Plastic, single-use shopping bag bans have been a rallying point for environmental advocates who see a litter problem that travels by land, air and sea. The thin plastic bags represent just one segment of the plastic films sector, which has an equally wide presence in retail and industrial settings.

Responding in part to negative public relations and to corporate sustainability programs seeking higher recycling rates, plastic film recycling has grown.

On the collection front, warehouse and factory workers (and some members of the public) have been trained to identify plastic films as recyclable. Unfortunately, China’s plastic scrap import restrictions have narrowed end markets for the material, threatening to undo some of that progress.

Opposing the ban mentality

Environmental advocacy groups with differing agendas seem to have agreed that the ubiquitous thin-film shopping bag deserved scrutiny. Throughout this decade, campaigns have been mounted around the world (many of them successful) to ban or heavily tax the bags.

To some extent, plastic shopping bags became victims of their own success. The lightweight bags were energy efficient to transport and required less storage space at retail stores compared with kraft paper sacks. As the plastic bags gained market share, however, recycling strategies lagged.

The empty, discarded plastic bag as an urban tumbleweed quickly gained iconic status. As plastic bag bans and taxes entered the national discussion, municipalities searched for recycling options. Unfortunately, most material recovery facilities (MRFs) are equipped with screens that regard the bags as nuisances that gum up the works—not as recyclables to be added to the curbside mix.

Plastic bag manufacturers added collection bins for used bags at retailers around the United States and helped develop end markets for the recyclable plastic, but the attempts have not yet stalled the ban and taxation momentum.

One of the next adherents to the “ban the bag” mentality is likely to be the commonwealth of Massachusetts, which is considering legislation to ban stores from providing single-use plastic bags starting Aug. 1, 2019.

“Massachusetts residents are estimated to use more than 2 billion bags per year (about a bag per person per day),” states the Massachusetts chapter of the Sierra Club on its website. The bags lead “to pervasive litter,” according to the organization. “This synthetic material does not biodegrade, which means it lasts forever in the environment.”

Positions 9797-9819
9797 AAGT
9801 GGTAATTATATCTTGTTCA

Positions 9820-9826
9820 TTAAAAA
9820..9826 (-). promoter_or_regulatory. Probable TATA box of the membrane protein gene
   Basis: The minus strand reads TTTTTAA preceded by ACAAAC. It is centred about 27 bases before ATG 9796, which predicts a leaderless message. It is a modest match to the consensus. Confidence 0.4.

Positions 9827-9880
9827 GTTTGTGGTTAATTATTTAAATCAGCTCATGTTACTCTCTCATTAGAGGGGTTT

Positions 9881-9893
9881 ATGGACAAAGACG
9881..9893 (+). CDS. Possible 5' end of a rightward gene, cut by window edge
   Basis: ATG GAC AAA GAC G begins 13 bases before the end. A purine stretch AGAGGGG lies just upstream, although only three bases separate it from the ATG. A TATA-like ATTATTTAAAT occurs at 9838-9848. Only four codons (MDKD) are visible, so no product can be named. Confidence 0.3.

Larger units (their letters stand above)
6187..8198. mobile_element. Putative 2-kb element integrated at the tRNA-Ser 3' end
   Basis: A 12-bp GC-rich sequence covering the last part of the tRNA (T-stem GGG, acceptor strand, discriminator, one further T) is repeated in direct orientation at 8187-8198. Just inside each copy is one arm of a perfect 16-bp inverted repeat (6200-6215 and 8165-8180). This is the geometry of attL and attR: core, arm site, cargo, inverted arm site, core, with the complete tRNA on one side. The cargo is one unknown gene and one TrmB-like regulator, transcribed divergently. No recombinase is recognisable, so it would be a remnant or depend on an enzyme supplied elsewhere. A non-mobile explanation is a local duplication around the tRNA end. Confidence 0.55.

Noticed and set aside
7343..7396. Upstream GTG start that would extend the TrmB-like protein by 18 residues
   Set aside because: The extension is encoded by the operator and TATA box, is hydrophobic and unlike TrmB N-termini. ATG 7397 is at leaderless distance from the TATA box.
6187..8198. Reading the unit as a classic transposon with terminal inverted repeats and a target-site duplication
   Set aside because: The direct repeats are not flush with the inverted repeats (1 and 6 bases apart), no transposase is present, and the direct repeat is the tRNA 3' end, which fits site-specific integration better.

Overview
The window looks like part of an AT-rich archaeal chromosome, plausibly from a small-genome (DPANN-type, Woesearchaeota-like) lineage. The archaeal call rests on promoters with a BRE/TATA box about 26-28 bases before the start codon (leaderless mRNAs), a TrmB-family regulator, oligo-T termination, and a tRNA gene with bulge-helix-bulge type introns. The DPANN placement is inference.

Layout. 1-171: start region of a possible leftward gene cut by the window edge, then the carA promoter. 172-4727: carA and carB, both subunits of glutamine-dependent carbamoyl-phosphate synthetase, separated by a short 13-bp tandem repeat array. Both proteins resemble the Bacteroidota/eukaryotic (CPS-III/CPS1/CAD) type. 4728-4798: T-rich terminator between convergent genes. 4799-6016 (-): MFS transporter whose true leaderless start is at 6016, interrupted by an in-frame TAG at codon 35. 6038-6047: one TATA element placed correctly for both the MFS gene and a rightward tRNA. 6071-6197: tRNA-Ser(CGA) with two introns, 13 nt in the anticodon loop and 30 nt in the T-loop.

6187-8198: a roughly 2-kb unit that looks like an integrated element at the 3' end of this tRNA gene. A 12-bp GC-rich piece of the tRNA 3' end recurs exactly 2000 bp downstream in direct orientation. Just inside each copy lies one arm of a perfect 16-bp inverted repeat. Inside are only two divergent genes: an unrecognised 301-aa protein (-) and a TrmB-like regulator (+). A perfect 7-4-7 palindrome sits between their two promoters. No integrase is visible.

The publicity and legal battles seem to have helped boost the recycling rate of plastic films, which grew by 10 percent in 2016, according to a report from the Washington-based American Chemistry Council (ACC). Some 650,000 tons of film were collected for recycling in the U.S. in 2016, the ACC report notes.

Based on research conducted for the report, known as the “2016 National Post-Consumer Plastic Bag and Film Recycling Report,” the ACC states that plastic film recycling has grown for 12 consecutive years and has more than doubled since 2005, when the first report was compiled.

Adding to the film recycling success story has been the widespread adoption of sustainability and zero waste goals by corporations around the world.

Cultivating corporate habits

Multinational companies with landfill diversion as a sustainability goal identified plastic film as a material to address.

As early as 2005, global retailer Walmart trademarked the term Plastic Sandwich Bale and worked in partnership with Utah-based Rocky Mountain Recycling on a pilot program the retailer indicated could eventually “keep tons of plastic out of landfills and revolutionize plastic recycling.”

“This program could quite possibly become one of Walmart’s biggest recycling efforts to date,” said Dick Pastor, director of environmental management for Walmart at the time. “We are so happy with the results that we’re adding another 267 stores to the program [in the fall of 2005].”

The Plastic Sandwich Bale involves Walmart employees placing 10 to 20 inches of cardboard at the bottom of its compactors, followed by the introduction of “shrink wrap, plastic bags, apparel bags and other loose plastic,” ending with another section of cardboard placed at the top of the compacting chamber.

The bales are shipped to consuming facilities, including makers of plastic lumber and recycled-content shopping bags.

In its 2004 and 2005 pilot testing phase, Walmart diverted from landfill and recycled more than 5,700 tons of plastic, the company indicated in an August 2005 news release. In its most recent sustainability report, Walmart says it diverted 82 percent of materials previously considered waste from landfills at its locations in the U.S. in fiscal 2017.

Detroit-based General Motors (GM) continues to boost the number of landfill-free facilities it operates, with plastic film diversion and recycling part of its process.

A 2015 fact sheet from the company indicates GM “recycled or reused more than 2.5 million metric tons of [discarded] materials at our plants worldwide.”

In February 2018, GM indicated another 27 of its facilities had attained zero-landfill status, bringing the worldwide total to 142 locations.